Background: Registered Shareholders and Beneficial Shareholders
While a registered shareholder holds its shares directly with a company and can be contacted through its transfer agent, a beneficial shareholder does not have the shares registered in its name. Instead, a securities depository is the registered shareholder. There are two types of beneficial shareholders, a Non-Objecting Beneficial Owner (NOBO) and an Objecting Beneficial Owner (OBO). A NOBO has authorized a financial intermediary to disclose its identity and share position. An OBO has taken affirmative steps to object to such disclosure. Therefore, while a NOBO can be contacted directly, an OBO can only be contacted through the intermediary. Activist shareholders are generally OBOs until they are required to disclose their identity and share positions under securities regulations. We briefly explore the impact of blockchain technology on this secrecy, which is fundamental to the strategy of activist shareholders.
Increased Adoption of Blockchains for Securities Transactions
A blockchain is an alternative to classical financial ledgers by providing a new way to create, exchange, and track information pertaining to the ownership of financial assets. Transactions are automatically recorded publicly and in real time. Major stock exchanges and leading financial institutions are rapidly exploring and adopting the use of blockchains for securities issued by corporations in order to ensure more accurate, efficient, and economical recording of share ownership.
After two years of testing with a blockchain technology provider, the Australian Securities Exchange (ASX) announced in December 2017 that they be the world’s first securities exchange to use blockchain technology in corporate finance. However, unlike the public blockchain, the ASX would use a “permissioned” blockchain where participants are known, must obtain permission to have access, and must comply with continuous obligations enforced by regulators. Even more recently, in February 2018, the Canadian Securities Exchange (CSE) unveiled that they would be the first recognised exchange in Canada to introduce a fully developed blockchain platform for trading, clearing, and settling tokenised securities.
Digital Wallets and Identification
The blockchain ledger of share ownership often conceals the transacting parties’ identities because assets are held in anonymous “digital wallets” bearing complex serial codes. However, on the blockchain ledger, ascertaining the identity of a shareholder may often require little effort. For instance, if an officer of a corporation announces their intention to subscribe to a certain quantity of shares, this would immediately be recorded on the blockchain ledger, thereby inferentially divulging the officer’s ownership of the corresponding digital wallet.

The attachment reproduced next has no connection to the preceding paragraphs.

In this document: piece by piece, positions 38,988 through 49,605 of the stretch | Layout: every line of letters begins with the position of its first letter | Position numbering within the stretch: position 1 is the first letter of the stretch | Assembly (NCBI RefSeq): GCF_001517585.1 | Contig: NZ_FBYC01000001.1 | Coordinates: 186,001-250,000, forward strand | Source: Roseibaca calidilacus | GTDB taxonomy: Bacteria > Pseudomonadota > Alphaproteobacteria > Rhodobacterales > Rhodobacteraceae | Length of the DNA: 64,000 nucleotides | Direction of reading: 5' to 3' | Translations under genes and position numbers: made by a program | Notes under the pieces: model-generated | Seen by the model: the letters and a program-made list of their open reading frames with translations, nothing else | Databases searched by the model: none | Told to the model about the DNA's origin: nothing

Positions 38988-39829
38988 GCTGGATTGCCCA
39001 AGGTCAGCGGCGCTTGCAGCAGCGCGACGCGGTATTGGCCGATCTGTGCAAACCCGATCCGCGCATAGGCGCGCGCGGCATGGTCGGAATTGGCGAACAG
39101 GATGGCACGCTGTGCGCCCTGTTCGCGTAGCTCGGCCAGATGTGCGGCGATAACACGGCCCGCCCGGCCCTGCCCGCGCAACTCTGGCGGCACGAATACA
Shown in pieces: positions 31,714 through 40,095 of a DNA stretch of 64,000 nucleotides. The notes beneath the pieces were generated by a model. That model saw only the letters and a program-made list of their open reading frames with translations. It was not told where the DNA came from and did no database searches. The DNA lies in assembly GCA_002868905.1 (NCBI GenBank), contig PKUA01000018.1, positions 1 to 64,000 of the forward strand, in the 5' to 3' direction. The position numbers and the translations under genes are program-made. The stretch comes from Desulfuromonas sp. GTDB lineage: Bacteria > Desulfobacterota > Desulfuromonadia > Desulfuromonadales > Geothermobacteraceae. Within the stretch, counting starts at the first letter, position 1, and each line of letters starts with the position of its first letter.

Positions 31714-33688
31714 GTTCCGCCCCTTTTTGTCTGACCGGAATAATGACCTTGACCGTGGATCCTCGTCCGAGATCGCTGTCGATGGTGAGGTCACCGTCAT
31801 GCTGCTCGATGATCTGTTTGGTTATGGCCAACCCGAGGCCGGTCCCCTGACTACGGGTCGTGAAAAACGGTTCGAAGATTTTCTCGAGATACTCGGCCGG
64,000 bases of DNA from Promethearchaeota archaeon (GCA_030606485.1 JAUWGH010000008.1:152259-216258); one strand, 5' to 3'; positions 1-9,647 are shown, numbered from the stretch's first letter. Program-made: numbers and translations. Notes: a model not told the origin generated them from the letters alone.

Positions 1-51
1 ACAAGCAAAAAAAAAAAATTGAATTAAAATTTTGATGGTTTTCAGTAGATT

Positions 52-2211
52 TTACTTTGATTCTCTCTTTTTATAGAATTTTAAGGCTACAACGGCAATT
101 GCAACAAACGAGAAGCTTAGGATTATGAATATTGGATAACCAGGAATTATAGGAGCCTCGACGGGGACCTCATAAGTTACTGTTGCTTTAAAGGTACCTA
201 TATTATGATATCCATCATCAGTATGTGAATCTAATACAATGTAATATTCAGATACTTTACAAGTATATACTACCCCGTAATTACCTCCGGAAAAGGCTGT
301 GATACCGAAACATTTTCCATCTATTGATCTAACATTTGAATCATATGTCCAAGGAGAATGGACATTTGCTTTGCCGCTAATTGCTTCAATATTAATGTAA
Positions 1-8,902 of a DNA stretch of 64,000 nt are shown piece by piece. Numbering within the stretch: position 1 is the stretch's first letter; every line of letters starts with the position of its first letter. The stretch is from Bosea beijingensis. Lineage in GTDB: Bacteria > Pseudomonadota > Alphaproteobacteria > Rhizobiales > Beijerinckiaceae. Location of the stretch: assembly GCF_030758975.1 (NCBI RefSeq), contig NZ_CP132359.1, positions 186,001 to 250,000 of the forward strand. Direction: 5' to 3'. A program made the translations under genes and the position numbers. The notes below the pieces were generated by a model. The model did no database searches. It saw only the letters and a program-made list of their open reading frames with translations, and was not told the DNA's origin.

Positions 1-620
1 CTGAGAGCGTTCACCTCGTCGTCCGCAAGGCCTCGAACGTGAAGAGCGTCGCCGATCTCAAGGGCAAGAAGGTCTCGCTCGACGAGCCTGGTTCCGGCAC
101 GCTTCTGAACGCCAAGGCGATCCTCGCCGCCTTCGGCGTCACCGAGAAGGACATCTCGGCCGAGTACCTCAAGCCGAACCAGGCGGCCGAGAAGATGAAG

Increased Risk of Identifying Activist Shareholders through Advances in Data Mining
If the distinction between OBOs and NOBOs persists in the new era of blockchain trading platforms, secrecy may not appear to be lost for activist shareholders. However, blockchain enables traders to exchange shares in a more rapid and cost-effective manner, resulting in immediacy of information and increased transparency. With significant advances in data mining and machine learning, the market could identify activist shareholders as the buyers of shares through pattern recognition, as well as de-anonymization and re-identification strategies offered by specialist research firms. This parallels current de-coding methods, such as analyzing patterns in the sequence, quantity, and timing of trades, used by market participants to infer the identity of the shareholder.
While fund managers and individual investors stand to benefit from this increased information, activist shareholders, who value and depend on secrecy when building hostile positions, are less likely to be as welcoming. Blockchains for securities transactions could compel activists, who would prefer to remain undisclosed, to adopt new strategies to maintain their secrecy, such as using many digital wallets, splitting large share acquisitions into smaller ones, or treating digital wallets as “disposable” or single-use.
The author would like to thank Shan Arora, articling student, for his assistance in preparing this legal update.